Extra-Terrestrials

imageShe came in with a flurry, arms wrapped around a large, open box. It’s seems that she’d been the recipient of a weekly box of farm produce, heaped graciously on her by a friend who was out of town for the week. Our, otherwise serene, Sunday morning had dissolved into a cacophony of dog barks, and human utterances, as we gathered around to explore the contents of the box.

Almost immediately, Grandpa and Aidan lost interest and resumed their, far more engrossing, game of chess. The dogs, on the other hand, sniffed around, waiting for a tasty morsel to be flung their way (they could smell those carrots a mile away); as we divided the spoils.

It was all very logical; Steph claimed the kale, eggplant, lettuce, broccoli, tomatoes, and the normal-looking carrots, while I volunteered to take the beets (promising to share the resultant pickled beet and onion salad), the funky carrots, the spinach (at least I think it’s spinach) and the unidentified, less common veggies. Fifteen minutes later, having split up the booty, she left as quickly as she had arrived, this time taking her golden and our grandson home with her.

This morning I surveyed the harvest basket, wondering what those strange root veggies were. I researched, googled, compared and labeled until, finally, everything fell into place: The unusual veggies joined the funky carrots in a spectacular soup, the rustic, red beets were slow roasted in the oven, the spinach (sautéed with olive oil and garlic) landed on my dinner table, and the purple beauty (which I now know is Kohlrabi) sits in the fridge, awaiting tomorrow’s starring role in a fabulous slaw.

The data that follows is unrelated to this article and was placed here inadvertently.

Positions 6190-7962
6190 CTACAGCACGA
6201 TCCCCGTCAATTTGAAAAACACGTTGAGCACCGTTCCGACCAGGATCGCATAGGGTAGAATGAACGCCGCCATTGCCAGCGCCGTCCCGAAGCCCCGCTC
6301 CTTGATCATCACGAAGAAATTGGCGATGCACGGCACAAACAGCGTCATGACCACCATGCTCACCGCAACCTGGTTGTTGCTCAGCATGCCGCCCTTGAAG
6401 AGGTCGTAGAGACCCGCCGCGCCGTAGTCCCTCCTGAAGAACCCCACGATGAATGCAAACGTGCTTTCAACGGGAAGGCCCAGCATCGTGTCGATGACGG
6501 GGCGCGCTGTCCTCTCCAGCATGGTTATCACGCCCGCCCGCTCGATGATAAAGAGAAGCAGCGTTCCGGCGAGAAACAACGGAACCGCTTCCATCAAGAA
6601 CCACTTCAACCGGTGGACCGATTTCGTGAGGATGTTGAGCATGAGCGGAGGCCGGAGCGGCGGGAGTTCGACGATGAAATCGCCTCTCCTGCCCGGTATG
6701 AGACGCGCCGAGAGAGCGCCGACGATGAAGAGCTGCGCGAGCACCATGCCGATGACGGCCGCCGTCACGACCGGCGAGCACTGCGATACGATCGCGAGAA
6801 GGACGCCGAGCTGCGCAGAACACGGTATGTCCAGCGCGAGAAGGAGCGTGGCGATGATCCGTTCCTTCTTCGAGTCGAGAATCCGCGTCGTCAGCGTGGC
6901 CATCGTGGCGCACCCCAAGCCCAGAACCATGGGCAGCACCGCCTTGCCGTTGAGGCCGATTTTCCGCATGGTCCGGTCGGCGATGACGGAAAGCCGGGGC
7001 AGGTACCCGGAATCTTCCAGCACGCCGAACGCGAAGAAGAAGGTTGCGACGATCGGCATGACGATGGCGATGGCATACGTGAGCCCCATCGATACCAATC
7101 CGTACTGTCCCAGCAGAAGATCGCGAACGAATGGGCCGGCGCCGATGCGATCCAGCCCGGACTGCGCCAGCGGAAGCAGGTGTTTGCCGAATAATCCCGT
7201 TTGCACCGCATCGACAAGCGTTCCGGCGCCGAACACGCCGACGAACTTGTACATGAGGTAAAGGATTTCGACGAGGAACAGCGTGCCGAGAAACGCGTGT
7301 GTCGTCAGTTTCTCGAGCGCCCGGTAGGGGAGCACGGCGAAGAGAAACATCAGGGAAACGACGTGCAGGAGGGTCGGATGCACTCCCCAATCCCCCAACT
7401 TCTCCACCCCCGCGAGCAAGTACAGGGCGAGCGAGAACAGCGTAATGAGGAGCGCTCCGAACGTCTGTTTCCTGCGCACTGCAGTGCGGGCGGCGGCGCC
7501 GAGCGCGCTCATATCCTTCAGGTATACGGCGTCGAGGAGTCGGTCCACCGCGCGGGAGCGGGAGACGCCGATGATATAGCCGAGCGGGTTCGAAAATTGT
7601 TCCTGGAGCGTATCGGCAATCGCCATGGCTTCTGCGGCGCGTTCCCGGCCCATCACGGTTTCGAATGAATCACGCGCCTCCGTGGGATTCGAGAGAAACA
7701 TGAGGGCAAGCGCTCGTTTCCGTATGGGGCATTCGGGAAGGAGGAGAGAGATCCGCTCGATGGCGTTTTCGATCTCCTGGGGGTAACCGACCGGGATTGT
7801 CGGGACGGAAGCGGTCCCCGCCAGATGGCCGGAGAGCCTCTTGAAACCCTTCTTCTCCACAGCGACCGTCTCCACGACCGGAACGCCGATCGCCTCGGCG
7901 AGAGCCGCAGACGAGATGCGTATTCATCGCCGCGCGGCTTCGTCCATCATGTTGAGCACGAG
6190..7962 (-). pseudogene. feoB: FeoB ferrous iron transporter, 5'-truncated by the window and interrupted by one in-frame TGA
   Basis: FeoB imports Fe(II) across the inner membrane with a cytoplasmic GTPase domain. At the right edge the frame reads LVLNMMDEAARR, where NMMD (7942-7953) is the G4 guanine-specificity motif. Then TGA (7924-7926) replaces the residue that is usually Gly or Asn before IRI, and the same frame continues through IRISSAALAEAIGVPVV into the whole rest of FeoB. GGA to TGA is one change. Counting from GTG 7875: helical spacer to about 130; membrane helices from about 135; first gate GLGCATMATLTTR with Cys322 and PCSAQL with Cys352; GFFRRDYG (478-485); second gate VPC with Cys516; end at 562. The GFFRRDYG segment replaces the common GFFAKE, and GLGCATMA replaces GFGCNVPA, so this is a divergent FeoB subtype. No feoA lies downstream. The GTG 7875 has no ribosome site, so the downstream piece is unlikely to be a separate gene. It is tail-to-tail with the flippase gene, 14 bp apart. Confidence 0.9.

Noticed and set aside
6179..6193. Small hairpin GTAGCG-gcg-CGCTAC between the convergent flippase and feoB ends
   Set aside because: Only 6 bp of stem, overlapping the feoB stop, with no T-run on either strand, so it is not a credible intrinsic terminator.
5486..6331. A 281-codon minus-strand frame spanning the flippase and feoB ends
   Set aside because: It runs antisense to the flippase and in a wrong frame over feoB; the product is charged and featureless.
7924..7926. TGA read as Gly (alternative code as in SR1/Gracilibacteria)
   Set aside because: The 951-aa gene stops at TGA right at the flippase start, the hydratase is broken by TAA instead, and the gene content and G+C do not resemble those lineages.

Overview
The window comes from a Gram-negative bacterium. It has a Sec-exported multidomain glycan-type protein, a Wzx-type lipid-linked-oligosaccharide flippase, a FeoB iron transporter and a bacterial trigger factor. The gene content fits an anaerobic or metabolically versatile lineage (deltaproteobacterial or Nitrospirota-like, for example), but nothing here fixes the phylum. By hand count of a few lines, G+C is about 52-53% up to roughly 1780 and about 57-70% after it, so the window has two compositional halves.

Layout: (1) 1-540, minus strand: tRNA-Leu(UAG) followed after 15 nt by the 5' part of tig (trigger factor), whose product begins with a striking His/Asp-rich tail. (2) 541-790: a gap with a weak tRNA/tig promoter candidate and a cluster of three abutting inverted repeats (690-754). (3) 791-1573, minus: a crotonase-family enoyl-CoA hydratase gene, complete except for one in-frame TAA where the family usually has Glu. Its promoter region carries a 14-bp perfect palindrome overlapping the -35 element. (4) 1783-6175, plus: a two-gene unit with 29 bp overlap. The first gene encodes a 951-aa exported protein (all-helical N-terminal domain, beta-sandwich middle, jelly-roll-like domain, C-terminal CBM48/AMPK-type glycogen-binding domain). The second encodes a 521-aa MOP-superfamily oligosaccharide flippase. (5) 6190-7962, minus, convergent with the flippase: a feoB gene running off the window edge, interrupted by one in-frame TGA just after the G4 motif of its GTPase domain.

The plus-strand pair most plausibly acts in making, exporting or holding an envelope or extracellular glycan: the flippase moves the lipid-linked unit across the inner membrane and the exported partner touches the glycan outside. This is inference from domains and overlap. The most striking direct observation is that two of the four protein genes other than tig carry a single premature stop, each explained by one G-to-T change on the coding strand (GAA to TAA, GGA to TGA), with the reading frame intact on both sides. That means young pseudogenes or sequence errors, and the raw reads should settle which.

Fall delivers to us a wonderful, wondrous bounty; colorful, vibrant, flavorful, and mysterious.

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9 thoughts on “Extra-Terrestrials

  1. lovelytl33

    The daikon radish is a staple in Kimchee. My husband spent a lot of time in Korea and our son is Korean and lived there eating those insanely hot dishes until he was five years old. I gathered my courage one day and made ‘for real’ Korean kimchee. It was apparently a culinary success, I don’t eat anything more spicy than ketchup, but they liked it. It does smell the kitchen up for three days and then you want to make sure you store it in air tight jars as the smell of an open container can curl your eyelashes at 50 feet. You can also use it in sushi and kimbop rolls.

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  2. eileen gail marucci ilaria

    i know all about kphirabi, yes it is like cole slaw and when i make corn beef and cabbage, for st. patty’s day i now add kohirabi, along with my cabbage, as it is a form of cabbage. it is very good for you. as cabbage it.

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